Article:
With existing resources, it is not feasible to directly link CNS lesion and Horner's syndrome with leprosy in this patient. However, retrospectively it indicates a possible association of the CNS involvement and Horner's syndrome with Hansen's disease, owing to complete resolution of MRI findings and Horner's syndrome with modified MDT. A recent study has reported MRI abnormalities in the brain and spinal cord and lesions in nerve roots and plexus in leprosy patients where four out of eight patients showed clearance of CNS lesions after starting MDT similar to our index case.[5] Further studies are required in this aspect of CNS involvement in Hansen's disease. Moreover, regimens with minocycline could be explored additionally in patients with NFI in corticosteroid unresponsive leprosy patients for its possible neuroprotective role.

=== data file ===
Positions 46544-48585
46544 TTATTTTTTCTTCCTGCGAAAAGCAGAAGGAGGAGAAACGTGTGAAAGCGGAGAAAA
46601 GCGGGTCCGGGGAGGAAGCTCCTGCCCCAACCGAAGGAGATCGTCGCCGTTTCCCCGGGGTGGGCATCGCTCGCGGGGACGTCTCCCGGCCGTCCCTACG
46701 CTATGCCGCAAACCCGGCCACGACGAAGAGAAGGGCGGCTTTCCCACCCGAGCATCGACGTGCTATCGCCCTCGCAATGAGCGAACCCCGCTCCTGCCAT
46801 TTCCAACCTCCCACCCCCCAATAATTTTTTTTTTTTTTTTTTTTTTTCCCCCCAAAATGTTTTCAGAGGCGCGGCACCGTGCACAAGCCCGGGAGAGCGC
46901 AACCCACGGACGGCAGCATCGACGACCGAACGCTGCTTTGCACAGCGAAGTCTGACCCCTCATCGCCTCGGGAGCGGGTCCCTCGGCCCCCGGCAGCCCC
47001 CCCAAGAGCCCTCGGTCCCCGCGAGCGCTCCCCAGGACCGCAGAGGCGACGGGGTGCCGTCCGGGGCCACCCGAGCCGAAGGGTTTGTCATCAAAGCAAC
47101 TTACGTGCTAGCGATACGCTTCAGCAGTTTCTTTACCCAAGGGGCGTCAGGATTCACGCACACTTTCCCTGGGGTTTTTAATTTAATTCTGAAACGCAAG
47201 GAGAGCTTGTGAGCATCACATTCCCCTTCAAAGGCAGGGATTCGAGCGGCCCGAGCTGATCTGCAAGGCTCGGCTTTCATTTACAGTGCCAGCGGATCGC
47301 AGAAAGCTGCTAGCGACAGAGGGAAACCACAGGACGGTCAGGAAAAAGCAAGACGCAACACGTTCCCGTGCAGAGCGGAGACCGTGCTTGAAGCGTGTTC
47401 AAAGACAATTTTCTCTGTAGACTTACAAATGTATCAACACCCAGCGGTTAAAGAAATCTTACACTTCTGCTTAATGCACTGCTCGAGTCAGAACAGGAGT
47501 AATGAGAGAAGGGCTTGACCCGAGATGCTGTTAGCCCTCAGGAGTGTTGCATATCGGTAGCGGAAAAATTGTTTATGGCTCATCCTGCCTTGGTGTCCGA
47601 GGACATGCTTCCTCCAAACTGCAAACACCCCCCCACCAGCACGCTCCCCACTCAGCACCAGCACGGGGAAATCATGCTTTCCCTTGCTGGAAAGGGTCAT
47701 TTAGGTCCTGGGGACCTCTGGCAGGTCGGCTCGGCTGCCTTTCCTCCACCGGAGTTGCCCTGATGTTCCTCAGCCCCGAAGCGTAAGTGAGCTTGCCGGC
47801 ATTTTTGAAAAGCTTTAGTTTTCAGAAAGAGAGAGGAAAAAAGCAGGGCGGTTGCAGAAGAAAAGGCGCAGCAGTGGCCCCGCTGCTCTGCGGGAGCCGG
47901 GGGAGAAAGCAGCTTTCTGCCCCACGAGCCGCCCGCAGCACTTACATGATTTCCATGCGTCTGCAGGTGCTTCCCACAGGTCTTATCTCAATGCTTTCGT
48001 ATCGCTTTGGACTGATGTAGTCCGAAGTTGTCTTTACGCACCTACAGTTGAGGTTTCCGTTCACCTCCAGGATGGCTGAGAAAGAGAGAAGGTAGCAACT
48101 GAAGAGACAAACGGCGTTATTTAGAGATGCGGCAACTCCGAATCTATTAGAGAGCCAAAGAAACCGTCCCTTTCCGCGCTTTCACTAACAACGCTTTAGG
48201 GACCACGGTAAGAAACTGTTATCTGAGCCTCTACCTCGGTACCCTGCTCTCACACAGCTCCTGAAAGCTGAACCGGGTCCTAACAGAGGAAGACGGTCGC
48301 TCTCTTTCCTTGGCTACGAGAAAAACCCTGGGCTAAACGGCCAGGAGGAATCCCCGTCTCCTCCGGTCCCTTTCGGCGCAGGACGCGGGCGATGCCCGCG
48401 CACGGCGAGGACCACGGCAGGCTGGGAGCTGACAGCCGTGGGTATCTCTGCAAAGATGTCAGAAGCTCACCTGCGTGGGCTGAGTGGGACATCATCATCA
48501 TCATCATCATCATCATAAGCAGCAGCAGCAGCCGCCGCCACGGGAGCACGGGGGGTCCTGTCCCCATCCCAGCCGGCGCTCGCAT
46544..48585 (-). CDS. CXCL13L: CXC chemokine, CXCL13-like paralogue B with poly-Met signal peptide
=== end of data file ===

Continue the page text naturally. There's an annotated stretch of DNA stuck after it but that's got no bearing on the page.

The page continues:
Declaration of patient consent

The authors certify that they have obtained all appropriate patient consent forms. In the form the patient(s) has/have given his/her/their consent for his/her/their images and other clinical information to be reported in the journal. The patients understand that their names and initials will not be published and due efforts will be made to conceal their identity, but anonymity cannot be guaranteed.

Financial support and sponsorship

Nil.

Conflicts of interest

There are no conflicts of interest.



 
   References Top

1.